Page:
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Access, Protest, and Dr. Henry Morgentaler


1970-1988: The Conditions of Abortion

Despite reforms to the Criminal Code in 1969, access to legal abortions was unequal across provinces and municipalities. Some regions lacked hospitals equipped with Therapeutic Abortion Committees (TACs) altogether. In many cases, women were forced to travel long distances within and outside of the country for legal abortions, or seek dangerous illegal abortions due to denials by TACs or delays within the TAC process.

“My neighbour sent me to [redacted] where I received an interview. About three days later we met again with the counsellor, who informed us that the [redacted] doctors working with them were willing to take on my case, but because of the great number of applications going before the Committee at the [redacted] Hospital, relative to the few abortions that were actually done (the committee meets only once a week), that it would be three to four weeks before I could expect an abortion in [redacted] … I realized that I would have to take the only alternate route— to [redacted]. I was lucky in that we could afford it.”

Committee on the Operation of the Abortion
Law. [Redacted] Personal Account 20, Report,
1977, 190. 

1970: The Abortion Caravan

Marcy Cohen, "The Abortion Caravan," YouTube. Added March 24, 2011

In protest of these barriers, the Vancouver Women’s Caucus’ Abortion Caravan travelled to Ottawa for a series of demonstrations which culminated in members chaining themselves in the House of Commons in 1970. Report of the Committee on the Operation of the Abortion Law  , also known as the Badgley Report, was released in 1977 and further highlighted the inconsistencies and inequalities surrounding abortion laws in Canada.

"The Vancouver Women’s Caucus’ Abortion Caravan set out from British Columbia in April 1970. A Volkswagen van equipped with a black coffin filled with coat hangers symbolizing the claimed 2,000 annual deaths from illegal abortions on its roof figured prominently in the procession. Upon reaching Ottawa, the group held several demonstrations and their requests to meet with major politicians like John Turner and PM Trudeau were ignored. Protesters entered the public galleries of the House of Commons, chained themselves to their seats and chanted pro-choice slogans like “free abortion on demand”, forcing the house to adjourn."

Sanger, Clyde. “Angry, shouting women disrupt House sitting,” 
Globe and Mail, May 12 1970.

The Canadian Abortion Rights Action League (CARAL)

In addition to the Vancouver Women's Caucus, other national pro-choice rights groups were established in the early 1970s. Founded in 1973, the Canadian Abortion Rights Action League (CARAL) actively lobbied the government for abortion reform and provided legal support for pro-choice activists throughout the rest of the 1970s and 1980s. Founding members included Dr. Henry Morgentaler.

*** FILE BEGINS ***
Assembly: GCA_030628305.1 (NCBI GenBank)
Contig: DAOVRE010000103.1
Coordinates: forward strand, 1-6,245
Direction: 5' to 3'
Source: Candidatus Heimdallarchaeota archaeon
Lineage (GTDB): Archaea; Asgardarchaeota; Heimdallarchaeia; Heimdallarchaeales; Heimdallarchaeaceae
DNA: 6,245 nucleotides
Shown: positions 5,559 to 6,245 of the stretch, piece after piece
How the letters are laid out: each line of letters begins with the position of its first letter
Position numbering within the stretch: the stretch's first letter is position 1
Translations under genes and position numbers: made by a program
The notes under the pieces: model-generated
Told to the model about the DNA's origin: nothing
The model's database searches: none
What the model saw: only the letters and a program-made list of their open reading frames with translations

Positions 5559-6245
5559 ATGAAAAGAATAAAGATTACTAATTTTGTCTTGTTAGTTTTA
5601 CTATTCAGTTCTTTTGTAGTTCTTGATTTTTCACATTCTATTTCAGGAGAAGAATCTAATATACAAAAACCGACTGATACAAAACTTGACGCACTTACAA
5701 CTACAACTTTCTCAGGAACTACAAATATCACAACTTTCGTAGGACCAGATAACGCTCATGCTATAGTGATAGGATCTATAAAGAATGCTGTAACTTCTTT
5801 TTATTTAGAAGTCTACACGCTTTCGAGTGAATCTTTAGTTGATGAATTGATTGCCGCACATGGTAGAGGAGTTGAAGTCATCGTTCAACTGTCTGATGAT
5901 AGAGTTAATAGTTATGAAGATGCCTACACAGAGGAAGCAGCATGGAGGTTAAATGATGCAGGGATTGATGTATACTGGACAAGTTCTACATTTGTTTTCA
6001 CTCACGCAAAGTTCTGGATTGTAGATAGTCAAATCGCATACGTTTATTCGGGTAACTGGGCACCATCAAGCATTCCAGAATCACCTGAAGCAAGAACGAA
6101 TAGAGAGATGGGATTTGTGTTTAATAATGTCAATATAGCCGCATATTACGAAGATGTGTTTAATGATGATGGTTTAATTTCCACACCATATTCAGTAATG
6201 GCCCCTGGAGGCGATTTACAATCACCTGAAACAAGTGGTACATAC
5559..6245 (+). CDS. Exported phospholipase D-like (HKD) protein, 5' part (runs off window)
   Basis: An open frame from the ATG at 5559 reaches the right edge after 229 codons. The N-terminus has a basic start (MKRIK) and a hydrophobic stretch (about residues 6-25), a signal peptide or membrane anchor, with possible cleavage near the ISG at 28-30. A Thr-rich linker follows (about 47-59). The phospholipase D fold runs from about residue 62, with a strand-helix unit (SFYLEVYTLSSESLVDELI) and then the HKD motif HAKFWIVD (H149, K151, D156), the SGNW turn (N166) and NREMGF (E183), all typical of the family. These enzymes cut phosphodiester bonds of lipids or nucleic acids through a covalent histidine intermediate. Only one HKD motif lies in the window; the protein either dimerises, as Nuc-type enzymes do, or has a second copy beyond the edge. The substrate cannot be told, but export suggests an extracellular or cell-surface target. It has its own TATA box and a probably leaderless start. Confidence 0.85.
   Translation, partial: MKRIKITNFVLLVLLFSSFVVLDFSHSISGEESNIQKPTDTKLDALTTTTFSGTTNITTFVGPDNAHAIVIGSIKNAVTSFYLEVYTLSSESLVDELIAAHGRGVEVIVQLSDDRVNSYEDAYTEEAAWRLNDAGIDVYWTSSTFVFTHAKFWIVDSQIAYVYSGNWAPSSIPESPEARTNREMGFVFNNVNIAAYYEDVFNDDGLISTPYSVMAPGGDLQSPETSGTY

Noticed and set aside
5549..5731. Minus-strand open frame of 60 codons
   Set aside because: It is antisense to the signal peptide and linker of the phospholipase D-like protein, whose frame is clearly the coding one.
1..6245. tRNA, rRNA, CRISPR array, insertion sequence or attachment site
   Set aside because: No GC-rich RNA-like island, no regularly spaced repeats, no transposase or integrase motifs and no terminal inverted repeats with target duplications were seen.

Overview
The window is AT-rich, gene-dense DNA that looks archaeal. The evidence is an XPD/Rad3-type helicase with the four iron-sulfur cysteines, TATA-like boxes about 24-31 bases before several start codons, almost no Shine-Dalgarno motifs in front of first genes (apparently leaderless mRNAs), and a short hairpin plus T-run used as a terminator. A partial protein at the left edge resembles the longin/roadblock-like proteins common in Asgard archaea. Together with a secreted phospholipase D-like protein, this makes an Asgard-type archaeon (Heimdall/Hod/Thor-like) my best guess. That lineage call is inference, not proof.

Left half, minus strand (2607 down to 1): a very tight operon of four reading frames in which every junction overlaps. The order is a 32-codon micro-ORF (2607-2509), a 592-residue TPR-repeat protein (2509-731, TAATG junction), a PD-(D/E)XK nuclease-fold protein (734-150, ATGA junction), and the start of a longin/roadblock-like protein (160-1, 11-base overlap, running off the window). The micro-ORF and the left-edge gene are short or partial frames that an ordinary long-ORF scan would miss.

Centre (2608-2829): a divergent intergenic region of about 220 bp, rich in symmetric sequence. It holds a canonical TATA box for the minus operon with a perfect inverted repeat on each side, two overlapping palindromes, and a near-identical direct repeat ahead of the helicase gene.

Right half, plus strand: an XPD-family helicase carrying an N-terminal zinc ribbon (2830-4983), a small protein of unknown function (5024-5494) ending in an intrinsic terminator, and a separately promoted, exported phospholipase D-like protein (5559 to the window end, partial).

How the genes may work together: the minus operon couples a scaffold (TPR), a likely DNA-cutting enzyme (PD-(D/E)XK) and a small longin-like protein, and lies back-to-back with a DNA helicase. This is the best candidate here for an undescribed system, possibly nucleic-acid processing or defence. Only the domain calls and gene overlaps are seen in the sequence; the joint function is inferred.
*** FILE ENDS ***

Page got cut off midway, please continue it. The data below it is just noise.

Dr. Henry Morgentaler

Dr. Henry Morgentaler openly challenged the abortion laws in Canada by operating private abortion clinics across the country. Following multiple police raids and two overturned acquittals, Morgentaler served an 18 month jail sentence. He continued operating abortion clinics and challenging abortion laws despite continued legal action. In 1988, the Supreme Court ruled that the sections of the Criminal Code governing abortion in Canada were unconstitutional as they undermined a woman’s personal rights under the Charter of Rights and Freedoms. Fierce debates in the House of Commons ensued following the decision. 

“... the uncontradicted evidence established that, rather than protecting women s.251 [of the Criminal Code] has the effect of harming them by compelling an enormous sacrifice of women’s physical and mental autonomy, by perpetuating the traditional stereotypes of women as incapable of moral and practical decisionmaking and of women’s ‘maternal destiny’, thereby denying women a status equal to men, and by harming women physically and psychologically. The ‘protective’ committee and hospital requirements in s.251(4) degrade and humiliate women and are medically unnecessary (indeed ‘contra-indicated’). Delays which result from the operation of s.251(4) harm and endanger women, and some women are forced to endure an unwanted pregnancy and raise an unwanted child.”

 R. v. Morgentaler (1988), 1 S.C.R. 30
(Appellant’s factum at 27)

Aftermath of R. v. Morgentaler in the House of Commons

Legislators grappled with trying to balance the rights of women with establishing the rights of the unborn. The opposing sides of this issue are exemplified in an exchange between Marion Dewar and Gus Mitges.

"It has never been an easy decision. Very often, if there were other alternatives, they would decide not to have an abortion. We do not have child care, we very often treat women as sex objects and refuse to put services forward, and then have the gall to say they have a choice."

Canada. Parliament. House of Commons.
Debates. 33rd Parliament 2nd Session, 
1986-1988, vol. July 26th, 1988, p.17972. 
Access, Protest, and Dr. Henry Morgentaler